So he did this artwork with the gun, and the sword, and it was like, it was brilliant. I saw the artwork and was like, that’s it. And then, what’s the title? So ok, the civil war period. I was thinking about like all the missed opportunities of finding gold ya know. And in The Good, the Bad and the Ugly, Clint Eastwood tells Tuco that the gold is buried in Arch Stanton’s grave, but Clint knows better. It’s in the grave next to Arch Stanton. So when you go to Arch Stanton’s grave you’re only going to find the bones: no gold. So it’s kinda like a play on searching for the gold. And of course, we used a small sample from the Good the Bad and the Ugly – that’s on track 59.
It’s funny because calling the album Arch Stanton, there’s been a lot of recent reviews and people having to fucking Google it, what is this Arch Stanton thing? It’s cool that people are discovering what it is. I think Clint Eastwood would be flattered… I thought it, when I was naming the record, I thought it would be a bit cryptic, but people have caught on to it and are really appreciative of it.
HMA: Do you feel then that maybe you’ve had missed opportunities in your music career?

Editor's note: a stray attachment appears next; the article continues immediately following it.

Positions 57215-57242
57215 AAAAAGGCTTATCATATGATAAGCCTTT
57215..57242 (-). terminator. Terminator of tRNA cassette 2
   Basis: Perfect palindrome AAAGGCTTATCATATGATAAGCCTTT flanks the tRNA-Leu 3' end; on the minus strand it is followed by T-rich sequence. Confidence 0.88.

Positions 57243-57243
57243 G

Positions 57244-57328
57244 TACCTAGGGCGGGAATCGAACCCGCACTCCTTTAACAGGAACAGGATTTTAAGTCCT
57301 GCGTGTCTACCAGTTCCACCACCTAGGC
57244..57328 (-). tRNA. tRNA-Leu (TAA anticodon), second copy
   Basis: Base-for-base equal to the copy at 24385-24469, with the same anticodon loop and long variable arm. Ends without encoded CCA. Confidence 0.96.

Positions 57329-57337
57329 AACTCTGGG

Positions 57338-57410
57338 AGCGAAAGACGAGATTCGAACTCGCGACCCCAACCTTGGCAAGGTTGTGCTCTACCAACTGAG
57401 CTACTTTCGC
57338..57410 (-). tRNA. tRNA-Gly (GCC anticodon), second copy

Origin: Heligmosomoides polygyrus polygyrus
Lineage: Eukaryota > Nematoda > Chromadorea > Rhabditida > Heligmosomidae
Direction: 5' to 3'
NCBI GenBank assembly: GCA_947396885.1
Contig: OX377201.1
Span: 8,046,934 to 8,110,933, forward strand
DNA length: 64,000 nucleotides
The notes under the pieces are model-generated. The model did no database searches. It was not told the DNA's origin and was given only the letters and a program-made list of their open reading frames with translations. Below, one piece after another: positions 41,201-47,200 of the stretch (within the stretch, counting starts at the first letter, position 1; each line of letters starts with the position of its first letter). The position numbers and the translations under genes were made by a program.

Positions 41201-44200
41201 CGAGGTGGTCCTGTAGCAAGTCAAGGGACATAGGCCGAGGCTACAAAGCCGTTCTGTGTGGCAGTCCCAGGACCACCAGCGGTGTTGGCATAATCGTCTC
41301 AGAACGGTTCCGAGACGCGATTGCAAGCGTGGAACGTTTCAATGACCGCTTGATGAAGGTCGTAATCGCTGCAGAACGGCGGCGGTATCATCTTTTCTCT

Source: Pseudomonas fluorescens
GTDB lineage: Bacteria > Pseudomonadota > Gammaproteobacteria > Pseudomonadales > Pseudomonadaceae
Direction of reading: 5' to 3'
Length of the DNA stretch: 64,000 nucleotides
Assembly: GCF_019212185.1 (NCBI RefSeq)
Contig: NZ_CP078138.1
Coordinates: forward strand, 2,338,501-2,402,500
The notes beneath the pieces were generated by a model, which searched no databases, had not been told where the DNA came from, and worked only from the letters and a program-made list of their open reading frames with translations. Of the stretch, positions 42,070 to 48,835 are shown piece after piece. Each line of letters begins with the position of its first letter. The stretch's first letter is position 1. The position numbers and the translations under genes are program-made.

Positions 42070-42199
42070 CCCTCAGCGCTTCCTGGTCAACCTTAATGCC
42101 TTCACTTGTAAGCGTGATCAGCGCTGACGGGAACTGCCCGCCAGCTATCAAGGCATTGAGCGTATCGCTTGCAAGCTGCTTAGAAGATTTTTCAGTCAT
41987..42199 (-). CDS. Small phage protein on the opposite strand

KTB: Yeah I mean this is, I’ve always said there’s the high road, there’s the low road, and there’s the road that you need a machete to cut everything down with. We picked that road.
HMA: Alex is obviously a very talented artist… Are there any artists, painters, sculptors, that you particularly like?
KTB: I know it’s kinda cliché but I do like Picasso.
HMA: Any standout album cover artwork?
KTB: The album where they’re all pissing on the monolith (Who’s Next). I always enjoyed when I was a teenager all the Black Flag record covers. Kinda weird, bizarre, cartoony stuff. Sonic Youth. I kinda like that stuff – it reminds me of my teenage years. I like Dressed to Kill by Kiss, that’s a great album cover, where they’re dressed all in suits. Aw, also Love Gun. Ah man, when I was ten years old I used to stare at that thing all the time.
HMA: Any particular bands you’re into?
KTB: There’s a band from Vicenza in Italy called Noon that I’m really into. Like as far as recent stuff. Lately, we’ve been listening to a lot of Peggy Lee, Robin Trower and the King! baby… lately, I’ve been turned on to a lot of stuff I don’t know. My iPod was stolen in Barcelona so all my music’s fucking gone, so my tour manager and driver have been playing their iPods. It’s cool to hear the stuff that they like. Our driver’s into old punk rock, and old Discord (record label) and (Washington) DC stuff, and the same with our tour manager. So it’s like when they play music in the van it’s like a trip back to the early nineties. I feel like I’m 21 again.
HMA: I’m so glad I’m not 21 again!!
Interview by Sable – Copyright 2014 © Heavy Music Artwork. All rights reserved.